It was actually kinda pleasant, in fact.
You see, I'm not a big holiday person. I believe I have covered this before, but since I have a lot of new readers, I'll do a quick run-through of that.
What I crave most in life is relaxation. My job is pretty stressful, and my childrens are very high-energy, and my wife has never come across some activity that she didn't feel the need to sign The Childrens up for, and I am left with little or no actual relaxation. So when a holiday rolls around, my plan is to mostly just lie around the house and relax.
This plan, however, is the exact opposite of how The Mrs. views holidays. She views them as times of frantic activity. Times where we can decorate the house like a magazine audition. Times where there will be two parents at home so we can sign The Childrens up for twice the normal load of activities and then some, since the parents will be well-rested and thus should be capable of even more childrensing per day than on a normal day.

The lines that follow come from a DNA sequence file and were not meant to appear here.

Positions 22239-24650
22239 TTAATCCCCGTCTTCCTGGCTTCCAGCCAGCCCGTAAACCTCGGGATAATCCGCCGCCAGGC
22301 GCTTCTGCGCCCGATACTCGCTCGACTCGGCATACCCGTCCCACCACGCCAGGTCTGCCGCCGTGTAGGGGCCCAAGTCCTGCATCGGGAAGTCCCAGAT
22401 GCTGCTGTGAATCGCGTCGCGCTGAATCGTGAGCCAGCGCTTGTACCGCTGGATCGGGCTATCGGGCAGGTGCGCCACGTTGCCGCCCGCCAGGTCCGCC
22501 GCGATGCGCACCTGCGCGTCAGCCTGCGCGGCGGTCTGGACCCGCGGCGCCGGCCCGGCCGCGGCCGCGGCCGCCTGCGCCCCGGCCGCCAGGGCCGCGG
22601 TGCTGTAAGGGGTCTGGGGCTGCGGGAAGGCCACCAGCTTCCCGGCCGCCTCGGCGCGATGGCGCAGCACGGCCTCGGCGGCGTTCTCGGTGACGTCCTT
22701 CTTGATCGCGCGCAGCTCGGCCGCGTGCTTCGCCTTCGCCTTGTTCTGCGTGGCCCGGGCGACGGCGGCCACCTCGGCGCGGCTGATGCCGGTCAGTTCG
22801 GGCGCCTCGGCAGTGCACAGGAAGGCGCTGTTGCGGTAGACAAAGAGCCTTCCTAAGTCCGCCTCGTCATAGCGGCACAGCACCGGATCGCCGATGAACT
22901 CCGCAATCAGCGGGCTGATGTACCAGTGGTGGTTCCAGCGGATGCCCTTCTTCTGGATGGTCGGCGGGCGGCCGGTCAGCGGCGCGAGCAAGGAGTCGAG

So, inevitably, these diametrically opposed desires cause conflict. Conflict for which I am the one At Fault, given that my desires are driven by "laziness" whereas the opposing viewpoint is driven by the altruism of making this holiday a holiday to remember for The Childrens. Plus, I am the hubsband, and thus everything is my fault automatically. You hubsbands out there know what I'm talking about.